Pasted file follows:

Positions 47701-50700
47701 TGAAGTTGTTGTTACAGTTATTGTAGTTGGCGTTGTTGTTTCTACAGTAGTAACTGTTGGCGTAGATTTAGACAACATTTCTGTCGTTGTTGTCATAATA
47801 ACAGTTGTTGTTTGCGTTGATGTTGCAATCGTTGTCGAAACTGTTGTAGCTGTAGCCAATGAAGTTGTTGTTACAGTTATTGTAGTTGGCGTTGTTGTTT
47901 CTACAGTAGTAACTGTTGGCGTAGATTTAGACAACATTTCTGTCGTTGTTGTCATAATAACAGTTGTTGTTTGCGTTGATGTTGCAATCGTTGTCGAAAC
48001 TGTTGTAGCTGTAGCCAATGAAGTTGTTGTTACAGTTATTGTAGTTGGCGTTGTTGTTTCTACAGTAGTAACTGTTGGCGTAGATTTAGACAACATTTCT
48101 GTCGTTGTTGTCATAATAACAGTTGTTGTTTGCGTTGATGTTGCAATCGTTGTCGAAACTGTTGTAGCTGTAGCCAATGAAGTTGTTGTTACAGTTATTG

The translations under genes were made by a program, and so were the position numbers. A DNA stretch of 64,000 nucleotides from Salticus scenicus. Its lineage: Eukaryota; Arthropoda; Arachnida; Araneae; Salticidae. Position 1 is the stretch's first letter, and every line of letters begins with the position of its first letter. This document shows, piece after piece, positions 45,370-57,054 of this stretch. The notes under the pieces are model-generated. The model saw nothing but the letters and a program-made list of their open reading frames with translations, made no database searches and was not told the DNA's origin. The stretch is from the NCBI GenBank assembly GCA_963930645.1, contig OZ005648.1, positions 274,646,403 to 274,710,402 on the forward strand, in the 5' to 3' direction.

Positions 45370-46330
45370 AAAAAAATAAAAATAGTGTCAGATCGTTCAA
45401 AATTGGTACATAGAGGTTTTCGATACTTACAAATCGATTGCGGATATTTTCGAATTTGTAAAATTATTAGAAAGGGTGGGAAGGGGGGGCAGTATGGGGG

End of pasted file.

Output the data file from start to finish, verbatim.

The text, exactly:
Positions 47701-50700
47701 TGAAGTTGTTGTTACAGTTATTGTAGTTGGCGTTGTTGTTTCTACAGTAGTAACTGTTGGCGTAGATTTAGACAACATTTCTGTCGTTGTTGTCATAATA
47801 ACAGTTGTTGTTTGCGTTGATGTTGCAATCGTTGTCGAAACTGTTGTAGCTGTAGCCAATGAAGTTGTTGTTACAGTTATTGTAGTTGGCGTTGTTGTTT
47901 CTACAGTAGTAACTGTTGGCGTAGATTTAGACAACATTTCTGTCGTTGTTGTCATAATAACAGTTGTTGTTTGCGTTGATGTTGCAATCGTTGTCGAAAC
48001 TGTTGTAGCTGTAGCCAATGAAGTTGTTGTTACAGTTATTGTAGTTGGCGTTGTTGTTTCTACAGTAGTAACTGTTGGCGTAGATTTAGACAACATTTCT
48101 GTCGTTGTTGTCATAATAACAGTTGTTGTTTGCGTTGATGTTGCAATCGTTGTCGAAACTGTTGTAGCTGTAGCCAATGAAGTTGTTGTTACAGTTATTG

The translations under genes were made by a program, and so were the position numbers. A DNA stretch of 64,000 nucleotides from Salticus scenicus. Its lineage: Eukaryota; Arthropoda; Arachnida; Araneae; Salticidae. Position 1 is the stretch's first letter, and every line of letters begins with the position of its first letter. This document shows, piece after piece, positions 45,370-57,054 of this stretch. The notes under the pieces are model-generated. The model saw nothing but the letters and a program-made list of their open reading frames with translations, made no database searches and was not told the DNA's origin. The stretch is from the NCBI GenBank assembly GCA_963930645.1, contig OZ005648.1, positions 274,646,403 to 274,710,402 on the forward strand, in the 5' to 3' direction.

Positions 45370-46330
45370 AAAAAAATAAAAATAGTGTCAGATCGTTCAA
45401 AATTGGTACATAGAGGTTTTCGATACTTACAAATCGATTGCGGATATTTTCGAATTTGTAAAATTATTAGAAAGGGTGGGAAGGGGGGGCAGTATGGGGG